MANILA — In an exhibit that aims to present art as witness to life, and society’s ills and conflicts, two Filipino artists tapped into Rizal’s work to re-define 19th century political resistance for the 2017 Venice Art Biennale.
This year, the works of Lani Maesto and Manuel Ocampo, dubbed as The Spectre of Comparison, and curated by Joselina Cruz, will be mounted at the Arsenale, one of the event’s main exhibition spaces.
The Spectre of Comparisons was drawn from the phrase El demonio de las comparaciones of Jose Rizal’s Noli Me Tangere, a book that reflected the Filipino society under the Spanish regime.
“The phrase encapsulates the experience of Rizal’s protagonist, Crisostomo Ibarra, when he gazes out at the botanical gardens of Manila and simultaneously sees the gardens of Europe,” Cruz said in a statement.
“This point of realization suggests the loss of Ibarra’s (and Rizal’s) political innocence, this double-vision of experiencing events up close and from afar: no longer able to see the Philippines without seeing Europe nor gaze at Europe without seeing the Philippines,” she added.
The National Commission for Culture and the Arts (NCCA) presented this to the media last February 23.
NCCA said The Spectre of Comparison was chosen among 12 curatorial proposals submitted to the Philippine Arts in Venice Biennale (PAVB) coordinating committee by the panel of jurors during deliberations last August 29.
The jury was composed of Eugene Tan, director of the National Gallery Singapore; Florentina Colayco, president of Metropolitan Museum of Manila; Junyee Yee, a pioneer of installation art in the Philippines; former NCCA chairperson Felipe de Leon, Jr.; and Senator Loren Legarda, principal advocate of the project.
According to Cruz, “the exhibition added looks at their practices as emblematic of the experience of Rizal’s spectre of comparisons, the juxtaposition of their works, the manifestation of political and social commentary from afar, as they saw the events of the Philippines and their adopted countries ‘through an inverted telescope.”
In the exhibition, Cruz added, Ocampo and Maestro, “re-defined the political resistance within their experience of shifting localities throughout their artistic careers. Woven within this twinning of practices is the space of the spectre of comparison that haunts the imagery and making of nationalisms fraught with colonial and imperialist pasts.”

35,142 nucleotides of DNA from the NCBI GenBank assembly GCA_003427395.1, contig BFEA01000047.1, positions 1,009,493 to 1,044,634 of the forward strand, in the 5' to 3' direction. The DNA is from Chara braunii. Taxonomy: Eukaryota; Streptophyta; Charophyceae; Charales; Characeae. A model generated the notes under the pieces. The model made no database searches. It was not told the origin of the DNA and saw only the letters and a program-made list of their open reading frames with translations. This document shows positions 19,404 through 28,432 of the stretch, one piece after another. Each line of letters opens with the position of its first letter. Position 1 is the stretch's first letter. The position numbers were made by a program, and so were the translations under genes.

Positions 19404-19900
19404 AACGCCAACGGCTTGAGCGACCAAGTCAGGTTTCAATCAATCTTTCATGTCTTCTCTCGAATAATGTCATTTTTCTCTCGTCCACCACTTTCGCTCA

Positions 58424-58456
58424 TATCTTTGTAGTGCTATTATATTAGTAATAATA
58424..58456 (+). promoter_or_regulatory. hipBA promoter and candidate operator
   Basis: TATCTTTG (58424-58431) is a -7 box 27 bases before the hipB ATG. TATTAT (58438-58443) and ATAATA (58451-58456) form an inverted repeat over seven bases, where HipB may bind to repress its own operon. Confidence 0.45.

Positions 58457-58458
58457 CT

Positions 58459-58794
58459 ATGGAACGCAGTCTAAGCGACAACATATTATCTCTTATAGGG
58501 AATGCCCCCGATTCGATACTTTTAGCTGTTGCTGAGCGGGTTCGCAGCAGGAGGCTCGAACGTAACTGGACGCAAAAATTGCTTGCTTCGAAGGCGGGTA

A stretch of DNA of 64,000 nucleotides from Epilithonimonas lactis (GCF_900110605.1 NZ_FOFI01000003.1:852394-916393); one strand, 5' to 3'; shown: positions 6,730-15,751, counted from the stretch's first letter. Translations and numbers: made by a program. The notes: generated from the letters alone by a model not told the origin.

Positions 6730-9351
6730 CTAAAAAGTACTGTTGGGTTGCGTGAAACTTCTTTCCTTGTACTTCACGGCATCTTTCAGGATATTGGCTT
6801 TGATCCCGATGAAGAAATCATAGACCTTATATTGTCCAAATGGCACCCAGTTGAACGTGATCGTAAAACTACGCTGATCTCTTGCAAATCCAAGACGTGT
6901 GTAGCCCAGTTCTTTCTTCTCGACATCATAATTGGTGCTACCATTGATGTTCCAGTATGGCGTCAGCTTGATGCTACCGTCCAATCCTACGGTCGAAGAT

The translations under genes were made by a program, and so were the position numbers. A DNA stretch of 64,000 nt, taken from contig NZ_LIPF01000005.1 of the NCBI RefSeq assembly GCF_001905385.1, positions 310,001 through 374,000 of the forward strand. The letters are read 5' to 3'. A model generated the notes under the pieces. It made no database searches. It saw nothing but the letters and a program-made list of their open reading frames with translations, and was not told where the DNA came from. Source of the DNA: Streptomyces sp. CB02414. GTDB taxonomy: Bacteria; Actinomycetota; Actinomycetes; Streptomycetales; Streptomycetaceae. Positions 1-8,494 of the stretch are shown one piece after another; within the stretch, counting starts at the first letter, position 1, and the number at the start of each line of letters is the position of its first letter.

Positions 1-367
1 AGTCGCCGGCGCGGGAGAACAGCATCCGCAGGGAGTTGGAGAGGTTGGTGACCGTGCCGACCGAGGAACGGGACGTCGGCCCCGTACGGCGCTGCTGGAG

According to Legarda, this will be the first time, in the country’s recent history that “the works of Filipino artists will be mounted in Arsenale, the historic exhibition space of the Venice Biennale art platform.”
“Truly, we are gradually improving our place and we are able to better engage the world through our artists and the Philippine art. But our greater vision is for our government to continuously support the development of Philippine arts and culture,” Legarda said.
“We must no longer put arts and culture, as well as heritage preservation, on the hindquarters of our nation building, because in truth, we are ready to let the world hear our truths and our visions. Moreover, to enable art to flourish, we must look back on our past,our heritage,” she added.
In Legarda’s view, The Spectre of Comparison “brought back the past through Jose Rizal.”
“The exhibition looks at the two artists as emblematic of the experience of Rizal’s spectre of comparisons. Through this exhibition, we hope to respond to the call of Christine Macel,” she added.
Macel , the curator of the 57th International Art Exhibition titled Viva Arte Viva, said: “Art bears witness to the most precious part of what makes us human. Art is the ultimate ground for reflection, individual expression, freedom, and for fundamental questions…It stands as an unequivocal alternative to individualism and indifference. It builds us up and edifies us. At a time of global disorder, art embraces life, even if doubt ensues inevitably.” SFM